Icarus 5 by Taras Kiceniuk

From Taras Kiceniuk, Sr.

writing in 'Ground Skimmer' 8/73 (thanks to USHGA)

"Since its debut at the third Montgomery Meet, many inquiries have been received regarding the newest member of the Icarus family. We thought that the readers of 'Ground Skimmer' might be interested in recent developments.... Icarus V is a swept, constant-chord, flying-wing monoplane with a 32-foot span and 5-foot chord. Wing area is 160 sq. ft., giving an aspect ratio of 6.4. Construction is of aluminum tubing, cable (3/32") braced, and covered with fabric. The efficient, computer-analysed, high-lift airfoil (TK 7315) has a foam-sheet leading edge formed over aluminum ribs. It was designed with an ultimate load limit in excess of 6g for a 200-lb. pilot. Empty weight is 65 lb. Construction time was about 200 man-hours. It disassembles at the centre-line in about 10-15 minutes for transportation in a car-top box. Assembly time is 15-20 minutes. "

"Control is by the same system used in earlier Icari: pitch control is by body weight shift on parallel bars (pilot on swing seat), lateral control is through the individually controlled tip rudders. Deflecting a rudder causes the craft to yaw, and the combined sweep and dihedral produces strong roll response. Thanks to the 20° sweep and the 7° geometric twist for washout, the "five" cannot be stalled accidentally, and pitch stability is astounding! With a glide ratio around 10:1, landing in a small area could present something of a problem. This has been addressed by simultaneously deflecting both tip rudders, thus using them as dive brakes. The resulting drag provides effective glide-path control."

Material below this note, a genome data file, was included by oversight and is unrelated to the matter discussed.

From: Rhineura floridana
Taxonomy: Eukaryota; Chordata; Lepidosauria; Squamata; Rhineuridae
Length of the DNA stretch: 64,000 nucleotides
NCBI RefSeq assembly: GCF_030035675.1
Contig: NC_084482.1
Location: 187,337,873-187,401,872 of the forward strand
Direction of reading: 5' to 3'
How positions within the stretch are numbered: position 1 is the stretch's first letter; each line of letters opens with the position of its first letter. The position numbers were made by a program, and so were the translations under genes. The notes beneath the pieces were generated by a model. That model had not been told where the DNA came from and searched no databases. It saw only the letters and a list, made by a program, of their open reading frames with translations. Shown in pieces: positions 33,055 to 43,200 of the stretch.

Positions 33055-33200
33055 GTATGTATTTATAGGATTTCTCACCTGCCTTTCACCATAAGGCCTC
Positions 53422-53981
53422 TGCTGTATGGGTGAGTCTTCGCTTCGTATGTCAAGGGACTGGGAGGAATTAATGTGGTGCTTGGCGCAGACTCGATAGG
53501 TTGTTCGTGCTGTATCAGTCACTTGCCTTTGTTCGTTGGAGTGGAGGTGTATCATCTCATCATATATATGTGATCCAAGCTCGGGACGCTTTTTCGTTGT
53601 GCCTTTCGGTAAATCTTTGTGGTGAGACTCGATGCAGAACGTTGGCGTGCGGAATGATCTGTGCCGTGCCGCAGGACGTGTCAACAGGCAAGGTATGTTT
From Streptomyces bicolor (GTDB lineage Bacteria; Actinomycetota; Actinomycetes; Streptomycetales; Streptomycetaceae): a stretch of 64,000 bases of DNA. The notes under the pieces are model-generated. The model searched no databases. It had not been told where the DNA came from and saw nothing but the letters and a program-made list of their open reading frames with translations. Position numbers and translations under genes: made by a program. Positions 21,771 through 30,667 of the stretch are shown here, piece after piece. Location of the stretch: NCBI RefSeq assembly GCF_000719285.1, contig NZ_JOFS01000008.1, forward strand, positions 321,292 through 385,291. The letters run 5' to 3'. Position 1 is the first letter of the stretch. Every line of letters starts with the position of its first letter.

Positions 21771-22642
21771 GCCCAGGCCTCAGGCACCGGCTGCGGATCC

"Unlike most ultralights -- especially those with single-surface sections -- Icarus V can be flown fast without excessive loss of glide ratio, a 'must' for cross-country flying and for penetrating one's way out of tight spots in strong winds near the crests of hills. It is estimated that the "five" can be flown at 45 mi/h when nosed down and it will still have a better glide ratio than a standard Rogallo flying at its best L/D. At the slow end, Icarus V can fly at 16 mi/h with sinking speeds around 1 m/s (180 ft/min)."

"Whatever happened to Icarus III and IV? They never got past the drawing board stage when it was decided to concentrate on the "five" instead. The IV may some day see the light of day, depending on the continued interest of biplane buffs. The many requests for plans will have to wait until after the designer and chief draftsman can take enough time from their respective full-time duties to draw up a set, but it shouldn't be too long before the skies around Elsinore are filled with foot-launched gliders setting out on 50-km cross-country thermal flights!"

Please help me to identify the people on these pictures.


Probably the way the Icarus was transported on top of a car. Swift uses this system too, but it has a thinner cage.